Browse Prior Art Database

Audible Means to Allow Blind User to Manipulate Icons

IP.com Disclosure Number: IPCOM000109433D
Original Publication Date: 1992-Aug-01
Included in the Prior Art Database: 2005-Mar-24
Document File: 1 page(s) / 60K

Publishing Venue

IBM

Related People

McKiel, FA: AUTHOR

Abstract

In the context of using audible feedback to allow a blind user to work with a window-based graphical user interface (GUI), special combinations of sounds make it possible to locate, move and place iconic representations on the display and to place one icon onto another to accomplish an implied function (drag & drop).

This text was extracted from an ASCII text file.
This is the abbreviated version, containing approximately 68% of the total text.

Audible Means to Allow Blind User to Manipulate Icons

      In the context of using audible feedback to allow a blind user
to work with a window-based graphical user interface (GUI), special
combinations of sounds make it possible to locate, move and place
iconic representations on the display and to place one icon onto
another to accomplish an implied function (drag & drop).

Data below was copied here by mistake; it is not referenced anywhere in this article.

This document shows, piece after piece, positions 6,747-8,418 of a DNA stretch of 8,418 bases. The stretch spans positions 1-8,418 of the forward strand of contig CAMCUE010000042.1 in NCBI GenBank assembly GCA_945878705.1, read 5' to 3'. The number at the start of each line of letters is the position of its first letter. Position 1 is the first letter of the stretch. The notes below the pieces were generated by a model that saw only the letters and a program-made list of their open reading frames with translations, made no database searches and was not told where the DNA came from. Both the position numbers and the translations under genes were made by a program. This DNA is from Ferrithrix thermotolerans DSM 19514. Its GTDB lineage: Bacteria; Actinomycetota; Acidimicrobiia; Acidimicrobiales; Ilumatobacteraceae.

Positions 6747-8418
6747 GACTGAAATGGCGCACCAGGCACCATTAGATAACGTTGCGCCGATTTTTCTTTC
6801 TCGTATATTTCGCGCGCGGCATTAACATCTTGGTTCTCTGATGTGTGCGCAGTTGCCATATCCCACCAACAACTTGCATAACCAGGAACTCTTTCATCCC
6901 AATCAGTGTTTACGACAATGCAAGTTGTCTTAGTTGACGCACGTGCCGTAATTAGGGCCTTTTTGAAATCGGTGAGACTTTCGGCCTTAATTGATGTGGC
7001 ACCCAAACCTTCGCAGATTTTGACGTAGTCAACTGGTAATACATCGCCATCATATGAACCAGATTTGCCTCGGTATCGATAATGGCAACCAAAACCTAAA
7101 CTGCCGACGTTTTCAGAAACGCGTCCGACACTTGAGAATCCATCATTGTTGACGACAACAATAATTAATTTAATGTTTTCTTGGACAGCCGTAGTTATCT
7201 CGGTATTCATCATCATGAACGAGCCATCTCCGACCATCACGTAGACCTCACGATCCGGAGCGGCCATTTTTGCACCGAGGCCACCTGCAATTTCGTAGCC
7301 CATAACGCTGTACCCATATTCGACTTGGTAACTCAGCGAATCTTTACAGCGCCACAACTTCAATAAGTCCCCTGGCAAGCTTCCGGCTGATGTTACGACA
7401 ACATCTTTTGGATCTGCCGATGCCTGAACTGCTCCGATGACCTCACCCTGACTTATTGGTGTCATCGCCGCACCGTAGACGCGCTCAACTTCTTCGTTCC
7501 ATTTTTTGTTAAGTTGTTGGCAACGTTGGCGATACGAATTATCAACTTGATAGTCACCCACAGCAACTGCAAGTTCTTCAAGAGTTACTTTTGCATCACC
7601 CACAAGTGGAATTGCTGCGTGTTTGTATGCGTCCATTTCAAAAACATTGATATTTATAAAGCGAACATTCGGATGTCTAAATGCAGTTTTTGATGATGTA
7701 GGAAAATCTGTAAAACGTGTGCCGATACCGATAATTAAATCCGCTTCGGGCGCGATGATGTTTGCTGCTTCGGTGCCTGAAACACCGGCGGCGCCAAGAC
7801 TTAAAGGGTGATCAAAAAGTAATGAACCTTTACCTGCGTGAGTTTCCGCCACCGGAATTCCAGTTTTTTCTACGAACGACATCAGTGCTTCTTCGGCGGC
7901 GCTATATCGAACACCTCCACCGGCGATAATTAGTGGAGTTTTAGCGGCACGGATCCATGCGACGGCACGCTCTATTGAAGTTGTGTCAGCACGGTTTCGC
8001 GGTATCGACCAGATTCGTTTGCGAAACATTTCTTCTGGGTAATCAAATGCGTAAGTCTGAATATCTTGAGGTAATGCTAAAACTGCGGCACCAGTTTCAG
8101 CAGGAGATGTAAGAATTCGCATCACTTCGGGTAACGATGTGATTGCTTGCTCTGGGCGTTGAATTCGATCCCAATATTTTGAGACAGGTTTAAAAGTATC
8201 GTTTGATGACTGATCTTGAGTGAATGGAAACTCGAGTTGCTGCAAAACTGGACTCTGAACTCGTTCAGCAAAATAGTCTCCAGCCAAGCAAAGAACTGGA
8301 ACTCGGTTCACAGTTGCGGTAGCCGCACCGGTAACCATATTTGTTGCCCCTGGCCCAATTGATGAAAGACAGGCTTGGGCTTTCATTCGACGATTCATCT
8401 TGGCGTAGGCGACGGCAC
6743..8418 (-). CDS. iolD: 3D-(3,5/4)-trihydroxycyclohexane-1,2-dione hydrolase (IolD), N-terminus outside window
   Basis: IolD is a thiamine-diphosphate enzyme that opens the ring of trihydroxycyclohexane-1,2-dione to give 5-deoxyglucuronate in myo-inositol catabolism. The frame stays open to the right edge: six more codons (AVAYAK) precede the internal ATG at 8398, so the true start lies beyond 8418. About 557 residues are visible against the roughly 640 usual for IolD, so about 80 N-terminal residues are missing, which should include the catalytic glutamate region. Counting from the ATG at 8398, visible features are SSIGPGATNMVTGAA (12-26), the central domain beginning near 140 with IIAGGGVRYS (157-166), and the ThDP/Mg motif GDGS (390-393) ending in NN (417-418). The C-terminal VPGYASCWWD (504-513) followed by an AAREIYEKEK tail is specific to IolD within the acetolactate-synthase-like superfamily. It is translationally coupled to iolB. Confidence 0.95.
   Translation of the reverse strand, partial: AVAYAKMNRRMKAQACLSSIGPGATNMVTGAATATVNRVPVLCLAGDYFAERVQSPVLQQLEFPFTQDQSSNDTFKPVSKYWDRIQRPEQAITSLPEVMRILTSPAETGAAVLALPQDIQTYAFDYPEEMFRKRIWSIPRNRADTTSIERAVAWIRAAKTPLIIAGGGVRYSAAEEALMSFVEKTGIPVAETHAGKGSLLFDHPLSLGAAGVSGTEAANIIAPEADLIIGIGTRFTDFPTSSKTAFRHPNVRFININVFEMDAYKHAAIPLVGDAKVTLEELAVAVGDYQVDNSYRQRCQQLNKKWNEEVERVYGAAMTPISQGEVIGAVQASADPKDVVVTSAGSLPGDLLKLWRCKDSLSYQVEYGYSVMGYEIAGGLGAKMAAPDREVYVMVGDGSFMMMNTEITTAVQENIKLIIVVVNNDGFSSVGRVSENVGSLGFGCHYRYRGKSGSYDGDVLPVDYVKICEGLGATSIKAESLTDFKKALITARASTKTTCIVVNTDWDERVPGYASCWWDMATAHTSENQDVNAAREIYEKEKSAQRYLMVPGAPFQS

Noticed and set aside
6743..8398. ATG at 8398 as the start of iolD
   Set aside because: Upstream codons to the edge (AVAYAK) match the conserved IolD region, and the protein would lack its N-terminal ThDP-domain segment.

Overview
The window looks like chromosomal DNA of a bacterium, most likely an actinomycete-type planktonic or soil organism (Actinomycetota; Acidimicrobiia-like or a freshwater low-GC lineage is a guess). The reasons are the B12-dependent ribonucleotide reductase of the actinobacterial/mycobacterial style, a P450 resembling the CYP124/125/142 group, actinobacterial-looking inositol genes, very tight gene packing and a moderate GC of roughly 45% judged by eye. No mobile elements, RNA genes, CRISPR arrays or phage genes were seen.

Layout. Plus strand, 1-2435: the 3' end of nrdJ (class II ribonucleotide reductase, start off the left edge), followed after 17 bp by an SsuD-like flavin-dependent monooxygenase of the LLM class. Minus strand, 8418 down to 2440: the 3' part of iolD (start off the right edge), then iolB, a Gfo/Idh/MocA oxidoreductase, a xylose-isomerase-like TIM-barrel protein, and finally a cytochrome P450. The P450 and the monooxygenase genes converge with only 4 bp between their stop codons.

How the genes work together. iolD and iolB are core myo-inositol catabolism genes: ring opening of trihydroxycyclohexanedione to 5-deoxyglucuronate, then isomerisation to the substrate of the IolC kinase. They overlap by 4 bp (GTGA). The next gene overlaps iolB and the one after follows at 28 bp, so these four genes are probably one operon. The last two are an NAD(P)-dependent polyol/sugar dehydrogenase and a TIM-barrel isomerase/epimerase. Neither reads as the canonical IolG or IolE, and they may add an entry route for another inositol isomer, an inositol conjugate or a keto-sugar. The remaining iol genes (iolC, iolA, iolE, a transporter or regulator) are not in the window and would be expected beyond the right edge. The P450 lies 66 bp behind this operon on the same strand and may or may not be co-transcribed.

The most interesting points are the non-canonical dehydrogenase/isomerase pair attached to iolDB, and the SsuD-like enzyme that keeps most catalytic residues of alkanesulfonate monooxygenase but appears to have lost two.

As a foundation for the present specific invention, the
audible-cursor is assumed to handle icons in the following manner:
Icons residing in the client area of a window each have an associated
pre-recorded or similar announcement which declares the type and
contents of the icon.  For example, a file cabinet icon which
contains tax records will audibly signify when the pointer is upon it
by making the sound of a file drawer opening followed by the verbal
utterance "tax records".  It is common practice in a GUI to perform
direct manipulation of icons, or so-called "drag-and-drop".  This is
done by pointing to an icon, effectively "grabbing" that icon by, for
instance, pressing and holding a button on a mouse, then moving the
icon or a copy of it around on the display in the same manner as
one would move the system pointer.  In some applications, one icon
may be dragged in this manner and be released while positioned upon
another icon.  This graphical input may evoke some implied action.
For example, moving a letter envelope icon onto a printer icon and
releasing it may cause the compu...